Embodiment eventually comes back to our relationship with the Earth - and one aspect of this is how we use our feet.
Shoes were originally designed to protect the feet, but modern shoes take this a lot further and support unnatural movement patterns by
The heel-strike way of walking results from a combination of these technical changes to foot wear, plus a history of military-style marching in which a crisp and forceful style of walk has been created so that it has a specific visual effect to an observer.
Before all this happened, we used to have a barefoot style of walking and running, in which a heel-strike would quickly damage the foot. So for hundreds of thousands of years, our bodies have evolved to use the ball of the foot far more than the heel. This requires a subtly different balance point when moving, a subtly different alignment of the spine and head, and results in the body being led from the sternum rather than being pushed by the kidneys. This is nicely demonstrated by these two slow motion videos of Kenyan marathon runners ...
... and this TED talk about the Tarahumara (www.youtube.com/watch?v=b-iGZPtWXzE) - a Native Indian tribe living on the northern Mexican border otherwise known as "The Running People".
... and here is a demonstration of mediaeval walking using very thinly soled shoes by Cornelius Berthold in the History Park Bärnau. The method of walking changed to a heel strike about 1500 AD when shoes were manufactured with more solid soles and heels. The narrator of this video is not quite correct, in that he has ended up with huge calf muscles - because he is still using some of the walking muscles that he would have used when he was wearing modern shoes. The calf muscles do get exercised more at first because they have to compensate for underdeveloped anterior lower leg muscles. But eventually the strengh of the anterior muscles increases and the calves do not need to be worked quite so much.
...for hundreds of thousands of years, our bodies evolved to use the ball of the foot [when running and walking] far more than the heel...
The mechanical/body-use principle here is a positive engagement of the transverse arch (i.e. ball) of the foot via the long deep muscles (peroneal and tibialis) of the lower leg. This supports the chest, and then a similar engagement of the deep intercostals of chest supports the foot. A focus on lightness (rather than heaviness/weight/density) then brings this mechanical engagement into a whole-body dynamic aliveness. The Tarahumara (or Running People) speak of entering stages of Ease, Lightness and Flow in their running. The principles I teach are quite similar, deriving from Daoist Qigong practices and the principles of bioTensegity.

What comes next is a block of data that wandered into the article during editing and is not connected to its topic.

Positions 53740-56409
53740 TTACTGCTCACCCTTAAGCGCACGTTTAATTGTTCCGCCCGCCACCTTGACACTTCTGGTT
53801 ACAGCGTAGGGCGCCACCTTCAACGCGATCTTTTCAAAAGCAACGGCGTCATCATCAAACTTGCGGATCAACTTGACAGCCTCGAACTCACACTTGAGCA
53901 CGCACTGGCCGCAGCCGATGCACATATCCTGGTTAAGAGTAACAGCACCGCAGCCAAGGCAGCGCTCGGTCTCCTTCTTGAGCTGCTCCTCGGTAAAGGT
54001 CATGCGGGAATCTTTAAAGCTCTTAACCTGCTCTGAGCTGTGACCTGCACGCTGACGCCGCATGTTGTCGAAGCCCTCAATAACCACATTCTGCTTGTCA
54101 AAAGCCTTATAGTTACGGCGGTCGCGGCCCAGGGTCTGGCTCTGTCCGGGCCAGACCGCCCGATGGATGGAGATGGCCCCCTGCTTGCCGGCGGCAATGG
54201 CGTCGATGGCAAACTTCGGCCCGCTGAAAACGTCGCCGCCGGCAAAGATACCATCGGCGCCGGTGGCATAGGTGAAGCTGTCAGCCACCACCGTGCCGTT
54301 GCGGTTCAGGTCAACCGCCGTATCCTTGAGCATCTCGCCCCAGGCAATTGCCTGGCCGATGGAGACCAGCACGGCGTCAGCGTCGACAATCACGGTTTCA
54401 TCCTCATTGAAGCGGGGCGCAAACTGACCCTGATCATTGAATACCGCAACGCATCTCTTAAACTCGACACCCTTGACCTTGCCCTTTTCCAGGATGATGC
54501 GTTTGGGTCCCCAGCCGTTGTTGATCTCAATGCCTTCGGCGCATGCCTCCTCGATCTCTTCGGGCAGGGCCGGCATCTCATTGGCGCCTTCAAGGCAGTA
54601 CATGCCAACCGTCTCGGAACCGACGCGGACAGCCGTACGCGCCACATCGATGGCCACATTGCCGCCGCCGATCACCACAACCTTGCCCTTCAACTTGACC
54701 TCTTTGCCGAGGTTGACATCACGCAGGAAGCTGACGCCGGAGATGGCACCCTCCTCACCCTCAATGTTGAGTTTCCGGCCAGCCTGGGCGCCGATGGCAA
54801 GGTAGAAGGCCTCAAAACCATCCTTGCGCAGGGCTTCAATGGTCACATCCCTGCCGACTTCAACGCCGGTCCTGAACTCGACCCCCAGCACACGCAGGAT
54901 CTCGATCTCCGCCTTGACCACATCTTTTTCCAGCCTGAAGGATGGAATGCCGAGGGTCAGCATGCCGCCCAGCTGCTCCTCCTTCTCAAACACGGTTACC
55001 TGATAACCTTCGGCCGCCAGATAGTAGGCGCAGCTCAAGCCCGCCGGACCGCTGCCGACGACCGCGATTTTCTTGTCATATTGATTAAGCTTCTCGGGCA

I have been applying and teaching the principles of this motion for some years now, and many people have benefitted substantially (both physically and emotionally) from just a small embodied understanding - without having to go through to develop a full barefoot running style. Its principles are similar to Alexander Technique, but the starting point is the feet rather than the neck/head. When the principles are properly applied, the rest of the spine (including the head and neck) reorganise themselves and come into alignment. This Light use of the body improves the mechanics of the spine and reduces "wear and tear" to the point that it has helped several people avoid apparently inevitable spinal surgery and return to normal movement.
Of course, the body cannot be light if it is holding its heaviest part - the head - in an imbalanced way. And this is not only about musculoskeletal lightness - it is also about mental lightness... The position of our head and anxiety responses mutually influence one another. So just as FM Alexander described the effect of the base of the skull on the whole body and mind, and I am describing the usage of the feet in a similar way; lightness is a whole-body and mind phenomenon that cannot be isolated to a single part of the anatomy or a single kind of mental focus.
This use of the feet and whole body can assist the cultivation of a light and flexible mental state - and is also relevant to engaging appropriate social boundaries. For information on workshops for therapists and the general public, see www.body-mind.co.uk